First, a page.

Leaving Friends Behind: How do You Say Goodbye?

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Leaving friends behind
Photo: http://www.flickr.com/photos/tekmagika/

The cacophony of crickets brings me peace, as I sit on my porch and welcome the moon shining down upon a magical Carolina evening. My hair no longer sticks to my face, but blows gently in the wake of the passing summer storm. I am comforted by the crickets. They are always there, singing happiness or lamentation, no matter where I am in the world or when.

Another farewell party has been and gone. This time a farewell dinner with my beautiful team workers from work. This is after a morning spent playing in the pool with Kelly, a team teacher, from another school. The giggling of our children, chasing each other in the pool could be heard in the background as we caught up with our lives, past, present and future.

I try to ignore the brevity of the fact, that I soon would no longer occupy space with my friends in North Carolina. The farewell parties linger for days into weeks. Why? Because it’s the only way I can say goodbye. Its the only way I know how. Drag it out. Lessen the pain. The more parties I have, the more memories I can stuff into the beautiful-people suitcase of my brain. I don’t want to say goodbye, so I make it so there is one more day for us to meet, until eventually the plane will no longer wait and I run.

You would think I would be used to the frequencies of goodbyes in my life. I numb myself just to cope sometimes, and I hope my friends don’t see that as me not caring. I wish I could make use of the time, to tell my them how much I love them, how much I’ll miss them, and how much they mean to me. But I can’t. I can’t breathe this finiteness. I hope that by the eternal farewells, they’ll just know that I’m struggling to let go. It is not goodbye, it is I’ll see you later. My heart swells with friends trapped inside who I can see later through a certain song, a wafting smell, or a secret joke.

Through my memories they return like the full moon and follow me like the faithful crickets.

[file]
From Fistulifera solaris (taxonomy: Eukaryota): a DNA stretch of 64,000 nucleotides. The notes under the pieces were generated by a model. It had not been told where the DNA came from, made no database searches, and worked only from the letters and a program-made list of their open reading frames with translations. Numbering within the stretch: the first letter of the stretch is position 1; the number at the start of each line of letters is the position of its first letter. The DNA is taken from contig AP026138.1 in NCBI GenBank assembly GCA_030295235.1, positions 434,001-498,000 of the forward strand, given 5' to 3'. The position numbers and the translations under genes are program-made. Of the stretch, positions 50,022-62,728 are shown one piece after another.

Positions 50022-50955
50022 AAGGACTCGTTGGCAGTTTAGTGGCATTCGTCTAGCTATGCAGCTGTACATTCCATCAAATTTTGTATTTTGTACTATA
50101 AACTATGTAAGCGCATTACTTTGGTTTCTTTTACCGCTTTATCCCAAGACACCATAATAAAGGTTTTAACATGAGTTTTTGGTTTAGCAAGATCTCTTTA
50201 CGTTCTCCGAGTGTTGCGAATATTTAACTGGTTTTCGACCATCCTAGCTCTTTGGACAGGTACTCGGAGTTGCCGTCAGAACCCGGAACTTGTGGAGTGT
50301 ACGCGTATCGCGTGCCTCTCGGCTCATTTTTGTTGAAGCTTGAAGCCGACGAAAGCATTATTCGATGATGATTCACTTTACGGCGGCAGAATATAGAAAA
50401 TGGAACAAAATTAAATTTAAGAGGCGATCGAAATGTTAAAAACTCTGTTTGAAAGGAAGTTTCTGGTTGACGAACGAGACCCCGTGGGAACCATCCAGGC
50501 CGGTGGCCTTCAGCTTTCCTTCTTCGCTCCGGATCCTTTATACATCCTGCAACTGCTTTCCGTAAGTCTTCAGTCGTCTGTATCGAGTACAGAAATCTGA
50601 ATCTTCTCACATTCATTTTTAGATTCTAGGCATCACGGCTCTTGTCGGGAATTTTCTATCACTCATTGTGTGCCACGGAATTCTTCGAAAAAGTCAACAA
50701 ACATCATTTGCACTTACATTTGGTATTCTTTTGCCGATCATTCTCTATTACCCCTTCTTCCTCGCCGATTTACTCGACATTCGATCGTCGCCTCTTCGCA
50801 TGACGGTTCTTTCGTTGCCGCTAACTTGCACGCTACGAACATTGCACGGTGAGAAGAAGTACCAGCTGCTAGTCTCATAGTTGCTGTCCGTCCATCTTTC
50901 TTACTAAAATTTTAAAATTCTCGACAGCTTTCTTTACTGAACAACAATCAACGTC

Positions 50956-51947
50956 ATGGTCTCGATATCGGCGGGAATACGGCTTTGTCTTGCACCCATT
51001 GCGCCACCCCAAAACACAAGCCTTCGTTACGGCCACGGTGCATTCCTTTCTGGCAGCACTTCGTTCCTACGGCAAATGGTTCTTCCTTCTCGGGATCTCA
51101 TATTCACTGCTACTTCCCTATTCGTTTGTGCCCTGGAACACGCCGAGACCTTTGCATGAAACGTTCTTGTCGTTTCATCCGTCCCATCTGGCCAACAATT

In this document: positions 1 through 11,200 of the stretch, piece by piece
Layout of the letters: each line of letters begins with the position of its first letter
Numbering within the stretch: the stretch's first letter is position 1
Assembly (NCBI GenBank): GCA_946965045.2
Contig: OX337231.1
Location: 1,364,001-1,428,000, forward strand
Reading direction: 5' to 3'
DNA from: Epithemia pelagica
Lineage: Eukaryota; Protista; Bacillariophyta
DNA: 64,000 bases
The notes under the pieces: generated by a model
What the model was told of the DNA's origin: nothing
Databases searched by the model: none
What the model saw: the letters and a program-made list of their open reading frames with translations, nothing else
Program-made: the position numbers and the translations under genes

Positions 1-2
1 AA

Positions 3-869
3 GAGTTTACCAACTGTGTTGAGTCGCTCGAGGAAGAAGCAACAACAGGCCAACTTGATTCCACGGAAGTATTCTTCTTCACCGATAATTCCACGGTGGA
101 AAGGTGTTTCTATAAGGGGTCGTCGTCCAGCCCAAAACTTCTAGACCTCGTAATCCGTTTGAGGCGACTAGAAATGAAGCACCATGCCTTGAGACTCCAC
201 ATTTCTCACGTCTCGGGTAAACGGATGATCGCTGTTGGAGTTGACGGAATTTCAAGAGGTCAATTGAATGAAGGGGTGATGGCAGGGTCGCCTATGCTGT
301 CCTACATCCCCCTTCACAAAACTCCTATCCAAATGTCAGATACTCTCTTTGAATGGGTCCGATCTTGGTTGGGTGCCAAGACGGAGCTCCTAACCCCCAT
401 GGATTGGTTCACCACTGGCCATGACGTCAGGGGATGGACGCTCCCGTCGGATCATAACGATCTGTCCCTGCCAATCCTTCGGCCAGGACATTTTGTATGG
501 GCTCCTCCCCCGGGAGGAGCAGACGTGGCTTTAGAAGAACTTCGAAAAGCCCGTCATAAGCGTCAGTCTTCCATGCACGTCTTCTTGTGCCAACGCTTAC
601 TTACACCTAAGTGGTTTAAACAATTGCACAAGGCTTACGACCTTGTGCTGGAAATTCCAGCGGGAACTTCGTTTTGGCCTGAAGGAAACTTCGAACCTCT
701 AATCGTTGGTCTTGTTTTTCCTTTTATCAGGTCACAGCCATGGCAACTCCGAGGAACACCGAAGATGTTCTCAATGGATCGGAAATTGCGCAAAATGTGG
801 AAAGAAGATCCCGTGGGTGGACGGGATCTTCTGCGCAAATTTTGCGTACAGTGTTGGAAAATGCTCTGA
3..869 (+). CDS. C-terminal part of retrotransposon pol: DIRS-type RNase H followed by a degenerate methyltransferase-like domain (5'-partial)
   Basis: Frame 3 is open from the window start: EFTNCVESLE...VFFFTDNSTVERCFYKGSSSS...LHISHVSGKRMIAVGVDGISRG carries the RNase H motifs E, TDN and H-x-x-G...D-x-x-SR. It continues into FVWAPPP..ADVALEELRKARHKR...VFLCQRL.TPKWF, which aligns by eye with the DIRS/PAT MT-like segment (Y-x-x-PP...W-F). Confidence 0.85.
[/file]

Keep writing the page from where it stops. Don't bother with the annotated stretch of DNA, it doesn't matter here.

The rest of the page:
How do you say goodbye? Leave a comment below

19 thoughts on “Leaving Friends Behind: How do You Say Goodbye?”

  1. It’s always hard saying goodbye. I’ve always wondered how people move around constantly. Obviously we love to travel, but we have lived in our hometown our whole lives except for college. We have pondered moving so many times I can’t even count, and now that we’ve been home from our year-long adventure, we talk about heading back out on a near-daily basis.

    The thing that has always kept us here is our family and friends. We are torn because our true passion is going to new places, meeting new people, having new experiences, learning about new cultures. We would both LOVE to move somewhere else for a while or take off on another long adventure, but we just haven’t been able to pull the trigger. It feels as though we have to choose between two things we love equally, and it seems like an impossible task.

    We thought that our trip would “cure” us of this wanderlust, but obviously it did the total opposite. We don’t really want to leave our families and friends again, but it’s inevitable. Saying goodbye sucks, but you know what’s great? Seeing friends again that you haven’t seen in years. As bad as saying goodbye is, you know that you will see your true friends again. And while it may be years, it’s so much easier to stay in contact with everyone these days, so it really does make the waiting easier.

    Good luck on your future adventures, and just think of how much fun it will be to see your friends the next time.